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Ferdinand Tönnies (26 July 1855, near Oldenswort, Eiderstedt, North Frisia, Schleswig - 9 April 1936, Kiel, Germany) was a German sociologist and philosopher. He was a major contributor to sociological theory and field studies, best known for his distinction between two types of social groups, Gemeinschaft and Gesellschaft. He was also a prolific writer and co-founder of the German Society for Sociology (of which he was president from 1909 to 1933, when he was ousted by the Nazis). Ferdinand Tönnies was born into a wealthy farmer's family in North Frisia, Schleswig (today Nordfriesland, Schleswig-Holstein), then under Danish rule. He studied at the universities of Jena, Bonn, Leipzig, Berlin, and Tübingen. He received a doctorate in Tübingen in 1877 (with a Latin thesis on the ancient Siwa Oasis). Four years later he became a private lecturer at the University of Kiel. Because he had sympathized with the Hamburg dockers' strike of 1896, the conservative Prussian government considered him to be a social democrat, and Tönnies was not called to a professorial chair until 1913. He held this post at the University of Kiel for only three years. He returned to the university as a professor emeritus in 1921 and taught until 1933 when he was ousted by the Nazis, due to his earlier publications that criticized them.
Tönnies, the first German sociologist proper, published over 900 works and contributed to many areas of sociology and philosophy. Many of his writings on sociological theories — including Gemeinschaft und Gesellschaft (1887) — furthered pure sociology. He coined the metaphysical term Voluntarism. Tönnies also contributed to the study of social change, particularly on public opinion, customs and technology, crime, and suicide. He also had a vivid interest in methodology, especially statistics, and sociological research, inventing his own technique of statistical association. Tönnies distinguished between two types of social groupings. Gemeinschaft — often translated as community (or left untranslated)— refers to groupings based on feelings of togetherness and on mutual bonds, which are felt as a goal to be kept up, their members being means for this goal. Gesellschaft — often translated as society — on the other hand, refers to groups that are sustained by it being instrumental for their members' individual aims and goals.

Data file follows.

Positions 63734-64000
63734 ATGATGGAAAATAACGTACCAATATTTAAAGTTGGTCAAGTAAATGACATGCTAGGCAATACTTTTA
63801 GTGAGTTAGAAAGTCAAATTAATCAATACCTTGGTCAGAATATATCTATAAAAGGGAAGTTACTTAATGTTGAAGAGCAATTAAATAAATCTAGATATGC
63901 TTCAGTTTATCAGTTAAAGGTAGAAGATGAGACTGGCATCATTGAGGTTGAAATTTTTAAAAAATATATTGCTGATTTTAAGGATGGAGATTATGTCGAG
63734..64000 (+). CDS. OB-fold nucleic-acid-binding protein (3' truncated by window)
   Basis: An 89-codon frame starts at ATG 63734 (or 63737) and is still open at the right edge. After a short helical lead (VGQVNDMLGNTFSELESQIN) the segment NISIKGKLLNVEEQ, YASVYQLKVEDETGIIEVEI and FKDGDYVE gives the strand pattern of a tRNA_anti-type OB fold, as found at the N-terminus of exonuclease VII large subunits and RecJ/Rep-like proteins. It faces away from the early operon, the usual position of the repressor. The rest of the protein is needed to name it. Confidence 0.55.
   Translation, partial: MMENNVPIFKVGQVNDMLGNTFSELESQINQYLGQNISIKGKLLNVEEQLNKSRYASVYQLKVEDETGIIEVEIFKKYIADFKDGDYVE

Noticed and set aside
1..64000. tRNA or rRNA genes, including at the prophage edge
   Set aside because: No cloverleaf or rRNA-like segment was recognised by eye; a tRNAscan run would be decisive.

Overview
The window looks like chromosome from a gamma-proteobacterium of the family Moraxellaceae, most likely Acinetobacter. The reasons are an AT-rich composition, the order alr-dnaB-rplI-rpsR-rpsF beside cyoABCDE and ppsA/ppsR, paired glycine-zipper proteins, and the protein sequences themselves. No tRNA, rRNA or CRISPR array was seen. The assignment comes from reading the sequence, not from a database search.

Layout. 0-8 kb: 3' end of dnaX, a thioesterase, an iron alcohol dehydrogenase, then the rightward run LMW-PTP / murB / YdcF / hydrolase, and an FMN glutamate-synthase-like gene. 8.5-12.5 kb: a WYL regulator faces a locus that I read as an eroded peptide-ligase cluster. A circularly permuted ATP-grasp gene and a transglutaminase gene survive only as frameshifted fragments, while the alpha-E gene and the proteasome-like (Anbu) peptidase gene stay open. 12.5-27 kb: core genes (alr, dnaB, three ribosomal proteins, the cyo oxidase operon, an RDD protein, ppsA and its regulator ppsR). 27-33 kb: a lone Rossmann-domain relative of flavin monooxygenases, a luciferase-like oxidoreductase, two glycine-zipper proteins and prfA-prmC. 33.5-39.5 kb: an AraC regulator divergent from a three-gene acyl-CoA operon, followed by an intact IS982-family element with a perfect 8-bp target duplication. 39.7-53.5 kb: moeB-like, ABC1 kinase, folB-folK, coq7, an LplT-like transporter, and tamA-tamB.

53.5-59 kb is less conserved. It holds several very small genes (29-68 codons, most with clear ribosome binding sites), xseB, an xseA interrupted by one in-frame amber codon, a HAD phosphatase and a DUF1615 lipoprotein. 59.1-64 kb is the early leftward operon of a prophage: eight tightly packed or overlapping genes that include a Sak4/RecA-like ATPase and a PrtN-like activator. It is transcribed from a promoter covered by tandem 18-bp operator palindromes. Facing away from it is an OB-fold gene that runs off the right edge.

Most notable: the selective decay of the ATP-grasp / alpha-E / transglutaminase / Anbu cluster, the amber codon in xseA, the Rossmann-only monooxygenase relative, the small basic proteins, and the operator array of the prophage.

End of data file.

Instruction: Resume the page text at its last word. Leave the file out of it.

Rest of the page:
Gemeinschaft may be exemplified historically by a family or a neighborhood in a pre-modern (rural) society; Gesellschaft by a joint-stock company or a state in a modern society, i.e. the society when Tönnies lived. Gesellschaft relationships arose in an urban and capitalist setting, characterized by individualism and impersonal monetary connections between people. Social ties were often instrumental and superficial, with self-interest and exploitation increasingly the norm. Examples are corporations, states, or voluntary associations.
His distinction between social groupings is based on the assumption that there are only two basic forms of an actor's will, to approve of other men. (For Tönnies, such an approval is by no means self-evident, he is quite influenced by Thomas Hobbes). Following his "essential will" ("Wesenwille"), an actor will see himself as a means to serve the goals of social grouping; very often it is an underlying, subconscious force. Groupings formed around an essential will are called a Gemeinschaft. The other will is the "arbitrary will" ("Kürwille"): An actor sees a social grouping as a means to further his individual goals; so it is purposive and future-oriented. Groupings around the latter are called Gesellschaft. Whereas the membership in a Gemeinschaft is self-fulfilling, a Gesellschaft is instrumental for its members. In pure sociology — theoretically —, these two normal types of will are to be strictly separated; in applied sociology — empirically — they are always mixed.
Tönnies’ distinction between Gemeinschaft and Gesellschaft, like others between tradition and modernity, has been criticized for over-generalizing differences between societies, and implying that all societies were following a similar evolutionary path, an argument which he never proclaimed.
The equilibrium in Gemeinschaft is achieved through morals, conformism, and exclusion - social control - while Gesellschaft keeps its equilibrium through police, laws, tribunals and prisons. Amish, Hassidic communities are examples of Gemeinschaft, while states are types of Gesellschaft. Rules in Gemeinschaft are implicit, while Gesellschaft has explicit rules (written laws).
For more information see Wikipedia entry at: https://en.wikipedia.org/wiki/Ferdinand_T%C3%B6nnies .
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